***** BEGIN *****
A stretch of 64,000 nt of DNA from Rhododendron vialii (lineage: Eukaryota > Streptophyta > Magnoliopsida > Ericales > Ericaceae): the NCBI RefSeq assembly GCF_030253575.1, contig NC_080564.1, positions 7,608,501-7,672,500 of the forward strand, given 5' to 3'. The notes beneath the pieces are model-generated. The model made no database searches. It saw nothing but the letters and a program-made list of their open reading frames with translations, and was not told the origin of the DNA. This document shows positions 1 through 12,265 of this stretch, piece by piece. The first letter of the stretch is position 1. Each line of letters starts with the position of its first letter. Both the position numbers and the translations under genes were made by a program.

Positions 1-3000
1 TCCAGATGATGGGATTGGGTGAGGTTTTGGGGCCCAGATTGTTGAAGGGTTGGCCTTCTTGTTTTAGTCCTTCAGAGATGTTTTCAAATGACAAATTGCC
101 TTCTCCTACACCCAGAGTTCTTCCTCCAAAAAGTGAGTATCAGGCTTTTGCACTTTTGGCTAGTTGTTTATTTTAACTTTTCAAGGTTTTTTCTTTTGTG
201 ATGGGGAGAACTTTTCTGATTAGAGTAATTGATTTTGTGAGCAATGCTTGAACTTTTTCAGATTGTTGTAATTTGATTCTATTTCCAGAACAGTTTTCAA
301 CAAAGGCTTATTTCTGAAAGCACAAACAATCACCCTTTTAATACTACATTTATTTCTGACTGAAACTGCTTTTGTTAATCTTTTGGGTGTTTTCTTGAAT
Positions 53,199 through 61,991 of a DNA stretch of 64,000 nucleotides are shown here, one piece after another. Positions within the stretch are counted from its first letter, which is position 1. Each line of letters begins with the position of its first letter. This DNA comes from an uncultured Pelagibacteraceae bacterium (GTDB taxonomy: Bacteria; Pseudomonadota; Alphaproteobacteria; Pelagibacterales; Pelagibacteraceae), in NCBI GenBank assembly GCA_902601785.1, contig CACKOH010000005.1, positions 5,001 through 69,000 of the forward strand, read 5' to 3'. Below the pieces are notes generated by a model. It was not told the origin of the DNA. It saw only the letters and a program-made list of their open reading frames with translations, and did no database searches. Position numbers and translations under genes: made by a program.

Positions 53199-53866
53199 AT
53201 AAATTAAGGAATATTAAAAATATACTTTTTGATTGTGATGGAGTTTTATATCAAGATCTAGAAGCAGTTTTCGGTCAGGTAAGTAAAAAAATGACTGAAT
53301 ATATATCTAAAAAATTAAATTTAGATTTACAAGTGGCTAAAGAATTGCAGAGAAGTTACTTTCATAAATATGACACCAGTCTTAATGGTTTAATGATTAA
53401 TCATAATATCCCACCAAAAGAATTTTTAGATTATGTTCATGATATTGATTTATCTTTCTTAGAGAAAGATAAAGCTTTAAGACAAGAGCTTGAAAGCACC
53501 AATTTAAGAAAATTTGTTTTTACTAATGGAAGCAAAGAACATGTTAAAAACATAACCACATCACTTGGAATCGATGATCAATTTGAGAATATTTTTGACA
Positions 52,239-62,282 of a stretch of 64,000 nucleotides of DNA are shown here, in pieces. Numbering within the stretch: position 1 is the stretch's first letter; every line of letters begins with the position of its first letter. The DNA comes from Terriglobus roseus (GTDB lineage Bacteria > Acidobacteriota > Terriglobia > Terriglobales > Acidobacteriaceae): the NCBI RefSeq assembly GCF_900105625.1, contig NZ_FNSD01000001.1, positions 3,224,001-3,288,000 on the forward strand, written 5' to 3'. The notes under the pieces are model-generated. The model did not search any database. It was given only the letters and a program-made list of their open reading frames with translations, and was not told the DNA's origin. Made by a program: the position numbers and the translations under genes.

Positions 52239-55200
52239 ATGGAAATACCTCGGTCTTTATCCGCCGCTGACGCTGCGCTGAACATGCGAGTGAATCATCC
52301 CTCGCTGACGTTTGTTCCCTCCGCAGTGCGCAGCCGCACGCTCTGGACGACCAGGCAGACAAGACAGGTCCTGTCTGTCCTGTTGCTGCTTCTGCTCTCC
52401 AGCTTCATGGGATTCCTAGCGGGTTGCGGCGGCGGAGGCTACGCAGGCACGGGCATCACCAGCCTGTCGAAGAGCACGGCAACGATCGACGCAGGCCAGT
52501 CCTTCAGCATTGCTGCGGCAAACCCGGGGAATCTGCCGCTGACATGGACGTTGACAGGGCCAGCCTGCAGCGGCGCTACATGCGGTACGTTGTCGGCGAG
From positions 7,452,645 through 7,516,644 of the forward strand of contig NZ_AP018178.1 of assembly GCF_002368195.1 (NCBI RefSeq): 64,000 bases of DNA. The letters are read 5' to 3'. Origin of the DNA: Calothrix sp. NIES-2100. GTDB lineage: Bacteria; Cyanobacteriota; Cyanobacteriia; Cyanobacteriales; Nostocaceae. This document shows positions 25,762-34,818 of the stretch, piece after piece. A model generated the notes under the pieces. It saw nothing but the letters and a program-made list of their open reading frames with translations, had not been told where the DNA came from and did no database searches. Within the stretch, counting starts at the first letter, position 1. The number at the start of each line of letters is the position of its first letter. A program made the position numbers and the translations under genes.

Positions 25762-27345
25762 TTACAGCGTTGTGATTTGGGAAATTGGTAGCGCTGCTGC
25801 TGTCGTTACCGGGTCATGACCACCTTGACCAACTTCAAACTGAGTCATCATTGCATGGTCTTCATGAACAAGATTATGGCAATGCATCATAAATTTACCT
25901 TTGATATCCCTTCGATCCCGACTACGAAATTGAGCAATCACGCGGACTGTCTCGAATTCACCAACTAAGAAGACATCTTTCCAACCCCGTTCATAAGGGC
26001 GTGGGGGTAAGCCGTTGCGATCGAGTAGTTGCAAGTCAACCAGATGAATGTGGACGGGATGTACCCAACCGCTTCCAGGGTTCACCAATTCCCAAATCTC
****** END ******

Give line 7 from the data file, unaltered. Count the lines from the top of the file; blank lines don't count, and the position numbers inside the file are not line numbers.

Positions 53,199 through 61,991 of a DNA stretch of 64,000 nucleotides are shown here, one piece after another. Positions within the stretch are counted from its first letter, which is position 1. Each line of letters begins with the position of its first letter. This DNA comes from an uncultured Pelagibacteraceae bacterium (GTDB taxonomy: Bacteria; Pseudomonadota; Alphaproteobacteria; Pelagibacterales; Pelagibacteraceae), in NCBI GenBank assembly GCA_902601785.1, contig CACKOH010000005.1, positions 5,001 through 69,000 of the forward strand, read 5' to 3'. Below the pieces are notes generated by a model. It was not told the origin of the DNA. It saw only the letters and a program-made list of their open reading frames with translations, and did no database searches. Position numbers and translations under genes: made by a program.